By William V. Beasley
Four heros of faith (Abraham, Sarah, Isaac and Jacob) were in the mind of the Hebrew writer when he wrote: “And if indeed they had been mindful of that country from which they went out, they would have had opportunity to return” (Heb. 11:15). Since Abraham was the first to receive the promises (Gen. 12: 1ff) and since we know more about his life, we will write far more of him than of the others. Much that we write would also apply, in principle, to the others. We will attempt to make some spiritual applications of Hebrews 11:15 to ones living today.
Abraham was first called when he was in Mesopotamia (Acts 7:2-5), and the call and promises were repeated in Haran (Gen. 12:15). Why did Abraham in his distress (and there were distressful situations, as we shall see) not become discouraged, throw up his hands it! despair and say, “I’m going home”? He was not “mindful” (he did not let his mind be full of the remembrances) of Mesopotamia and/or Haran. Fullness of mind controls one’s actions (Prov. 23:7; Matt. 12:34b). If Abraham had been mindful he would have had opportunity to return when: (1) God refused to accept Ishmael (Gen. 17:15-18); (2) He thought it necessary to lie to King Abimelech (Gen. 20:1-3,11-13); (3) He had to send Hagar and Ishmael away (Gen. 21:8-11); (4) He was commanded to offer Isaac as a burnt offering (Gen. 22:1ff); (5) He felt, although the land was to be his descendants, he must purchase land to bury Sarah (Gen. 23). Any or all of these, would have given the opportunity to return if. . . Why wasn’t Abraham mindful the land from whence he had come? Abraham understood that he was a stranger and a pilgrim (Heb. 11:13; Gen. 23:4; 47:9) in search of a better country (Heb. 11:14,16). He also understood his relationship with God (Heb. 11:16; Exod. 3:6,15-16; Matt. 22:32).
There are many areas of life where not being mindful of the place from whence one has come goes a long way toward being successful:
Marriage: The young husband who is mindful of all the things he used to do with his money is likely to resent present responsibilities . . . and to have opportunity to return. A young bride who calls too often to remembrance how easy it seemed to be for Mom and Dad to buy that new dress, shoes, etc. is opening the door of opportunity to return.
College: Students who are mindful of their free-time, dating, TV, etc. before college may be on their way out of college and back to home. Of course, they will learn that working for a living also interferes with one’s free-time.
Conversion to Christ: When one obeys the gospel of Christ, he will be mindful of whence he has come, have: (1) Opportunity to return to the world. “Oh, just to sleep till noon again on Sunday.” Basic human desires do not change when one is born anew. The sex appeal in commercials (toothpaste, tobacco, tanning lotion, etc.) will still be appealing. In fact, the Devil may work even harder now . . . working to get that one back. (2) Opportunity to return to denominationalism. Most of the people who are converted from denominationalism have fond, pleasant memories of their association with the _______________________ church. They need to take their mind’s eye off their former association and look to Christ. If mindful, there will be opportunity to return. Back in the early ’60s a young man, a Methodist ministerial student, learned the truth of the gospel, and after weeks of Bible study (looking for a loophole) and soul-searching obeyed the gospel. One week to the day after his burial in water (Rom. 6:3-4) his lifeless body was. buried in the sandy soil of south Florida. Some weeks later his father and step-mother were immersed by C.L. Overturn (I believe) and, for some time, they attended services at the Nebraska Avenue church of Christ (Tampa, Florida). They were mindful. . . They resented Bible doctrine (no authority for instrumental music [Eph. 5:19], “one body” [Eph. 4:4; 1:22-231, etc.), the lower social class (“Sister _______ chews gum during services”), and it irritated them when others asked about their absences. They drifted to the Christian Church for a short time and then back to the Methodist Church; they were mindful. (3) Opportunities to return to the social gospel. It is all to common in large cities to receive calls at the meeting house from members of the Lord’s church asking about special programs for young people, teens, elderly, etc. If they were ever truly converted to Christ, it is now evident that they have returned to placing the social above the spiritual (see Jn. 6:1-14, 26f).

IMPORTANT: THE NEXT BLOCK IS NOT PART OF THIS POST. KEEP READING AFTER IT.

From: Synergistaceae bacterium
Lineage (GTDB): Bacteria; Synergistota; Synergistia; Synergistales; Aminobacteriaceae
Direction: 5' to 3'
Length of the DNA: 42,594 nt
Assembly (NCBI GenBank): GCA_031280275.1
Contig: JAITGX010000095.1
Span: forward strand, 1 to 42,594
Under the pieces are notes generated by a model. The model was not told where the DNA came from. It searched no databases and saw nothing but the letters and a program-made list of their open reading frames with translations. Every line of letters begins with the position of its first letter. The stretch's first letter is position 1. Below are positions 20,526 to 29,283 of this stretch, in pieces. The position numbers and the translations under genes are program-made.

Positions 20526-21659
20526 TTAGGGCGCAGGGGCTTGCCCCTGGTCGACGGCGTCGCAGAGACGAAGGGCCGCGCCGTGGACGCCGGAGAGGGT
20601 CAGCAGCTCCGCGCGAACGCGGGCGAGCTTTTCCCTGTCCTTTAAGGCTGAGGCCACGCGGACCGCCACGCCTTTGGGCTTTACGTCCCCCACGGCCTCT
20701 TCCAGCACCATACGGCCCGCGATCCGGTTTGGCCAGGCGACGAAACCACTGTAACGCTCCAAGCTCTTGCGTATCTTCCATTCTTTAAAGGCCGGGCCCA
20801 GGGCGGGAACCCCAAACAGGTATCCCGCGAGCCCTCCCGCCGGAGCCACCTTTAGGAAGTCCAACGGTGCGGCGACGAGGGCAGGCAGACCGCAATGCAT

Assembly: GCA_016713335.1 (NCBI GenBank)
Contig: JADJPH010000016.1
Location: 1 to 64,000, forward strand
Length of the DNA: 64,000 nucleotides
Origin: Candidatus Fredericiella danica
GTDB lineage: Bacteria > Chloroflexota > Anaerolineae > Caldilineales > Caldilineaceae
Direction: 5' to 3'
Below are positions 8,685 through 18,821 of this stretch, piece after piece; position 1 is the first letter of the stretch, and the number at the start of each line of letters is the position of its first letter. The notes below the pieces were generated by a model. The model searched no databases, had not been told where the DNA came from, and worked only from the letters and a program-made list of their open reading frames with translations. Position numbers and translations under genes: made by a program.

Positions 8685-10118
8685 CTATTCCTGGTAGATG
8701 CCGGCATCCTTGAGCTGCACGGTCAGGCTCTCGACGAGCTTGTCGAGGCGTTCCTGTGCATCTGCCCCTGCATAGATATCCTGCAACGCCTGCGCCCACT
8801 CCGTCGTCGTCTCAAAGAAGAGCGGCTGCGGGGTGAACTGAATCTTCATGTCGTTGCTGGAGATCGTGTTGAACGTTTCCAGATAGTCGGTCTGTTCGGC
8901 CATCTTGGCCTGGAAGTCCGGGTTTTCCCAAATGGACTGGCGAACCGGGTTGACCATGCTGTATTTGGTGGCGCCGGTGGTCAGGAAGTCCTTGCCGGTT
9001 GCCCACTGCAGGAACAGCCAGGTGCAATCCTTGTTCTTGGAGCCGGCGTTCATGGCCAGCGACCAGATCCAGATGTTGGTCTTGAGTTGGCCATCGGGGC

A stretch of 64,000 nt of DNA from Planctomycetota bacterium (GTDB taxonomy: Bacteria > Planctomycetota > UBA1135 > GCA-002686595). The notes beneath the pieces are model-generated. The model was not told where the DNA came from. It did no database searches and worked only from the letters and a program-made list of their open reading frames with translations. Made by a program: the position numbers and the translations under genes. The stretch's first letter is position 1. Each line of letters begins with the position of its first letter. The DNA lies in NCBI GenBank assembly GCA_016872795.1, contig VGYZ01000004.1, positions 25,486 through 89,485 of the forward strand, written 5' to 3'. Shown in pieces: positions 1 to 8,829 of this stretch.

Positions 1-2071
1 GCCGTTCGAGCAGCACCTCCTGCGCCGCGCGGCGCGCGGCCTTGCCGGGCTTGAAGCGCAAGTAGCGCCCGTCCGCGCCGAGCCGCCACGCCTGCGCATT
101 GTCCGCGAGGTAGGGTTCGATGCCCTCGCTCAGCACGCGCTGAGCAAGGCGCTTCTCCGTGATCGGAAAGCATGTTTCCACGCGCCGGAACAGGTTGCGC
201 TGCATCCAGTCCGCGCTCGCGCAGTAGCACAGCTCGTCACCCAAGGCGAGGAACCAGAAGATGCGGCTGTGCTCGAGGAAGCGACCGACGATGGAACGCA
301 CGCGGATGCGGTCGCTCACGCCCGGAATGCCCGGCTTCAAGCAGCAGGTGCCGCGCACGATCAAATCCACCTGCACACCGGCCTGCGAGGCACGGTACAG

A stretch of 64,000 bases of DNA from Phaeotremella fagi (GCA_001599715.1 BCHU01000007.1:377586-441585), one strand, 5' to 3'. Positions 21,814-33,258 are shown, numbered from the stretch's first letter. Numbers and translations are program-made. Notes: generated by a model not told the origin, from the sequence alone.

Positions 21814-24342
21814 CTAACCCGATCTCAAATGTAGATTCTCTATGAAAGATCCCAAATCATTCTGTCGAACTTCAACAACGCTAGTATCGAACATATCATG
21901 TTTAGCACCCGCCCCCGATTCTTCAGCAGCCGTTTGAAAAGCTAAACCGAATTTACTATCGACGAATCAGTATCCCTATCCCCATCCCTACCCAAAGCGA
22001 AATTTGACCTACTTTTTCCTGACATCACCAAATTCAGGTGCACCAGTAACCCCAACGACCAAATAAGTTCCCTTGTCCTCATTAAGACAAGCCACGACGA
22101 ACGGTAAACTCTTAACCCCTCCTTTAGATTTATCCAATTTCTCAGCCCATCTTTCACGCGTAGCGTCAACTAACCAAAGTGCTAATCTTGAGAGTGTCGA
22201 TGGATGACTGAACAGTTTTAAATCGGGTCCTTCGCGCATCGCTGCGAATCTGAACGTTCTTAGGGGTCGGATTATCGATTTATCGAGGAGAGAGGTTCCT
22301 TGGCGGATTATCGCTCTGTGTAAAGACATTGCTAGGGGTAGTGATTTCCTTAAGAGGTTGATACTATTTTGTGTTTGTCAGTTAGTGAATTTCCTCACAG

How can we keep from being mindful of the country (world, denominationalism, social gospel, etc.) from whence we have come? We need to learn, as did Abraham, that we are pilgrims and strangers (1 Pet. 1:1; 2:11) and accept this concept emotionally as well as intellectually. One lady had the right idea (from a misunderstanding of the Scriptures). The expression, “it came to pass” is found over 300 times in the Bible, and simply means, “It happened” or “It occurred.” She understood (actually, misunderstood) it to mean, “It came that it might one day pass.” We, too, need to seeking for a better country/city (Phil. 3:13-14; 1 Pet. 1:4). We also need to understand and appreciate fully our relationship with the Heavenly Father and Jesus, the Savior (Heb. 8:8-12; Jer. 31:31f).
Guardian of Truth XXXVI: 14, p. 430
July 16, 1992